In 1973, the Endangered Species Act (ESA) came into effect. The goal of this ESA, as any kid from any public school in America could tell you, was to preserve species under threat of extinction, through various restrictions both related to the animals themselves and the environments in which they live.
The ESA created an incentive for some interesting behavior, though. It encouraged landowners, particularly in rural areas, to “shoot, shovel, and shut-up.” Essentially, once the government figured out there was an endangered species on the land, then the ability to farm or harvest timber or otherwise use that land was severely limited. Since that could be financially disastrous for some landowners, it was easier to just kill off the animals, bury the evidence, and keep quiet about it, so the government was never any the wiser. Shoot, shovel, and shut-up.
So this week, when I heard about a different ESA – Education Savings Accounts – I started thinking about the behavior that they might incentivize. Could these ESAs bring about their own, more positive, 3 S’s?
Arizona has been the leader in ESAs, and the idea is really pretty simple. Essentially, parents are given a portion of what the state would have spent on educating their child and allowed to spend it on whatever education they choose. For qualifying children – kids with special needs, or in failing schools, or from poorer families, for example – this means that, if they choose to leave the public school system, they can use that money for private schools, transportation to a different school, tutoring, or even for college savings accounts. Kids still have to be educated; it just shifts the choices about how that’s done from the state to parents.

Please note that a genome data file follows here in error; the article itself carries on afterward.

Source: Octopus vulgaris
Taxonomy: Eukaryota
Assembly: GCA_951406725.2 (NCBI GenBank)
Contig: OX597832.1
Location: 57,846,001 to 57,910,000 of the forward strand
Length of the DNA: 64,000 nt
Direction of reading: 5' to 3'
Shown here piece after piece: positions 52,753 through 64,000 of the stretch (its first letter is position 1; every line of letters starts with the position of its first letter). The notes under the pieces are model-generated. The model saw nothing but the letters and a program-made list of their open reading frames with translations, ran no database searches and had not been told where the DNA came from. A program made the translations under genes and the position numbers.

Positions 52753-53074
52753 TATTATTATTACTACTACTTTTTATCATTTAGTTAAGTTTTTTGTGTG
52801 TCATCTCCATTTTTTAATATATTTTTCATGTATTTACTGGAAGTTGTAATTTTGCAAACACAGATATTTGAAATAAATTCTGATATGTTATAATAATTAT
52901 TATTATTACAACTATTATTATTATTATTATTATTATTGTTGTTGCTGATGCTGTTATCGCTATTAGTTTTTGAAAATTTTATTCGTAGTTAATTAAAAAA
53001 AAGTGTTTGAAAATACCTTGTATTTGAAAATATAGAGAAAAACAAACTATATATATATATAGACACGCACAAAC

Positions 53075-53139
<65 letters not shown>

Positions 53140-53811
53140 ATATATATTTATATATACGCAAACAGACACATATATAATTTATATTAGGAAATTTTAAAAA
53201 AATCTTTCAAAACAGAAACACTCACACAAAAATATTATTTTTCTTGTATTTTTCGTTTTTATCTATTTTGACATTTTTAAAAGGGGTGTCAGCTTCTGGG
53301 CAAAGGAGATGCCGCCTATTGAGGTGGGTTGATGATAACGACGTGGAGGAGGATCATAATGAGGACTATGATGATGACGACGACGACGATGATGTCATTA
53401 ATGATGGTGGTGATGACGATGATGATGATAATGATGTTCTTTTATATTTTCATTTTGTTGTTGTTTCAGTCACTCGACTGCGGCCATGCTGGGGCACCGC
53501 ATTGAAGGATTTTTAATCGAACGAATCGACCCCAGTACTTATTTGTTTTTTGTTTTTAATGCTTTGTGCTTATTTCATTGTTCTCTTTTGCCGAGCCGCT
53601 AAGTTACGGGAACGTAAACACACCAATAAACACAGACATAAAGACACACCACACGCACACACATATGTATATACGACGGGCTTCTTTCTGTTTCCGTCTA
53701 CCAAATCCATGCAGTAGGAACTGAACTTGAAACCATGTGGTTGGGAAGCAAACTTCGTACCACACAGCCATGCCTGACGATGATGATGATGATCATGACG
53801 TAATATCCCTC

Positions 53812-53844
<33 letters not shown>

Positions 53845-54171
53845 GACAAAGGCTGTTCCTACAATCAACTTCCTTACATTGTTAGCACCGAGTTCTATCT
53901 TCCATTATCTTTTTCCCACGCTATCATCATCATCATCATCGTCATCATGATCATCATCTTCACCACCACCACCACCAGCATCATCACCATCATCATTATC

What’s so interesting about Arizona’a model, and so different from many traditional voucher schemes, is that parents don’t have to spend the whole thing as one lump sum at a school. A parent could choose to save half in a college account, homeschool, and use the other half for supplemental tutoring. Or a parent could choose to send a child to a special needs school, and use part of the money to help with the additional transportation costs to get her there. Or a parent could use the entire amount for private school tuition, even if they had to supplement with an additional amount of their own. There are lots and lots of options. Parents have to report how they’ve spent it, to ensure that it’s legitimate education spending, but beyond that, it’s pretty much up to parents.
And this means that there are strong incentives for parents to get the most bang for their buck. Since they can roll over the money, or put it into savings for college, or spend it on other supplemental tutoring, then it makes sense to try to find the best value in private school, or a deal on transportation, or save for future expenses.
And so, I’m hopeful that Arizona’s ESAs will indeed bring about their own 3 S’s. But perhaps this time, rather than a way around the law, this ESA will incentivize students and parents to shop, sharpen, and shine.